So many colors in the morning sun
So many colors in the flower and I see every one

Well the teacher said.. You're sassy
There's ways that things should be
And you'll paint flowers the way they are
So repeat after me.....

And she said...
Flowers are red young man
Green leaves are green
There's no need to see flowers any other way
Than they way they always have been seen

But the little boy said...
There are so many colors in the rainbow
So many colors in the morning sun
So many colors in the flower and I see every one

The teacher put him in a corner
She said.. It's for your own good..
And you won't come out 'til you get it right
And are responding like you should
Well finally he got lonely
Frightened thoughts filled his head
And he went up to the teacher
And this is what he said.. and he said

Flowers are red, green leaves are green
There's no need to see flowers any other way
Than the way they always have been seen

Time went by like it always does
And they moved to another town
And the little boy went to another school
And this is what he found
The teacher there was smilin'
She said...Painting should be fun
And there are so many colors in a flower
So let's use every one

But that little boy painted flowers
In neat rows of green and red
And when the teacher asked him why
This is what he said.. and he said

Flowers are red, green leaves are green
There's no need to see flowers any other way
Than the way they always have been seen.
--Harry Chapin

Re:Thank God for standardized testing (4, Interesting)

houghi (78078) | about 4 years ago | (#32866438)

When I was kid, I remember playing with a stick and imagined it was a sword and a gun and a spear and a lightsabre and a shovel and ...
Now parents will buy the kid a play-lightsabre. You can not imagine that to be a shovel or a gun. You could use it as such, but it isn't one in your mind. The stick WAS everything I wanted it to be.

When I was young, I read books and imagined how each person looked like. That part is gone. Many kids now have a fixed image of characters and how they must look like. Getting an image imprinted in your memory is the opposite of imagination.

School is part of the problem... (1)

IANAAC (692242) | about 4 years ago | (#32866112)

But creativity can and should be fostered outside the school system too.

Re:Thank God for standardized testing (4, Interesting)

Overzeetop (214511) | about 4 years ago | (#32866208)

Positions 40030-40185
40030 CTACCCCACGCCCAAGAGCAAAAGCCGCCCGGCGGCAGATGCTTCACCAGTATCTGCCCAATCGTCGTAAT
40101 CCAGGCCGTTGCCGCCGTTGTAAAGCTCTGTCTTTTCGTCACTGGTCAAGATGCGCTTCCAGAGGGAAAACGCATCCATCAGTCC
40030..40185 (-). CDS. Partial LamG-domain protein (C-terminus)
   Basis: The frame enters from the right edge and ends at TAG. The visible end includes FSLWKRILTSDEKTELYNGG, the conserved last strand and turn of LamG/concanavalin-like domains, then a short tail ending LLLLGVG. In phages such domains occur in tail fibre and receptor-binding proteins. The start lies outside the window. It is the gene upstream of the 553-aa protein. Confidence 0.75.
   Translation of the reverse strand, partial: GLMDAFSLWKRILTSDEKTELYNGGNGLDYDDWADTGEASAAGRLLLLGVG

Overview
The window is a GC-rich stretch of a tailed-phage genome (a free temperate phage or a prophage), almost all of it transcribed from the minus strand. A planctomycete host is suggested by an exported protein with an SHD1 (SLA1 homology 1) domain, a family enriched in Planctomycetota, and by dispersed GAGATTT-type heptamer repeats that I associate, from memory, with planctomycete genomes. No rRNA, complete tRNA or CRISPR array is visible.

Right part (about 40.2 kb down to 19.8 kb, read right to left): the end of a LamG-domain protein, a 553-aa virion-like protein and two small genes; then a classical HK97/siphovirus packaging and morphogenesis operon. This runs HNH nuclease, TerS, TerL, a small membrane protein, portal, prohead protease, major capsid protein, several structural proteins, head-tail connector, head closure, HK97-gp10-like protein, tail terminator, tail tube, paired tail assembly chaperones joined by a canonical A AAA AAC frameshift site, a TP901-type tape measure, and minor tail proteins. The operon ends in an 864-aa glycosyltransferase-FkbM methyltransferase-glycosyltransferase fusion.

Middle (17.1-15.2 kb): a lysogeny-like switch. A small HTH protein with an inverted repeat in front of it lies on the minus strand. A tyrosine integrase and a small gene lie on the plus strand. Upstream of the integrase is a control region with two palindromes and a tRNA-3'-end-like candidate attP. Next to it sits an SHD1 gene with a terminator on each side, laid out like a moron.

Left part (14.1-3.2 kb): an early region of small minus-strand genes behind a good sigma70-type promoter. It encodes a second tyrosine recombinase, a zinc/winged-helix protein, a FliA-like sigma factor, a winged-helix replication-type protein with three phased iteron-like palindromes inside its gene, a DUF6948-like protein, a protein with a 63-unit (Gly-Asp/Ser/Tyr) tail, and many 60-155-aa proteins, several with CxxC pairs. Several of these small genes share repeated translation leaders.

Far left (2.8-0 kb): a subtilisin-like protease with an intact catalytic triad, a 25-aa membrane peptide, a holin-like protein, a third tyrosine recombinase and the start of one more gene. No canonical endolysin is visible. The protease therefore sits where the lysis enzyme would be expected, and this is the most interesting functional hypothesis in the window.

Let me clarify: in my house, creativity is highly encouraged. We work with my daughter every night (though not in a "structured" way that feels like work). She's a wonderful child who loves music and theater, is reading about 4 grades above her "level", and is on par in math.

The problem is that the regimented way in which some things are taught can lead to problems in learning. After a very poorly presented math year in first grade, we spent most of last year trying to "undo" the damage. She's terrified of subtraction (first grade), and yet multiplication and fractions (second grade) are "fun." It took us most of first grade to figure out that the teacher didn't like math, so she tried not to teach it - just timed workbooks and tests.

I do think that more than half of the problems in school stem from problems at home. It seems that very few (one in ten, one in eight?) families actually work with their children in a meaningful way. The rest are left to drift, or are actively discouraged from academic pursuits. After long days at work, the parents are tired and don't really want the burden of teaching anything. Sad, really.

Re:Thank God for standardized testing (1)

gweihir (88907) | about 4 years ago | (#32866300)

I recommend relocation. Memorization is for morons. It was only partially so in the past, but with the raise of IT and access to the Internet everywhere, the time for knowing details is over.

It doesn't have to be just one way... (2, Interesting)

IANAAC (692242) | about 4 years ago | (#32866410)

Memorization can be a good thing. I think the problem is in the way memorization is taught.

Knowing - and probably more importantly learning - details is still quite valuable. Just a matter of how it's actually done.

Re:Thank God for standardized testing (2, Insightful)

Overzeetop (214511) | about 4 years ago | (#32866442)

It's that way almost everywhere now. No Child Left Behind (and other, similar programs) has driven school systems to need these benchmarks to survive. I happen to live in one of the best places in the country, imho. Heck, I learned a new trade just so I could move here and make a living. I don't fear for my child's future, but there are lots of parents who just don't care - and that's a universal truth. As for moving to another country - everybody has their own problems. At least here I know what they are.

Re:Thank God for standardized testing (1)

Teun (17872) | about 4 years ago | (#32866448)

Yeah, for example judging by the comments on lot's of forums you are spot on.

Re:Thank God for standardized testing (3, Interesting)

krou (1027572) | about 4 years ago | (#32866454)

In the words of Woodrow Wilson, "We want one class to have a liberal education. We want another class, a very much larger class of necessity, to forego the privilege of a liberal education and fit themselves to perform specific difficult manual tasks."

Creativity is not conducive to performing difficult manual tasks.

Business as usual (1)

mangu (126918) | about 4 years ago | (#32866488)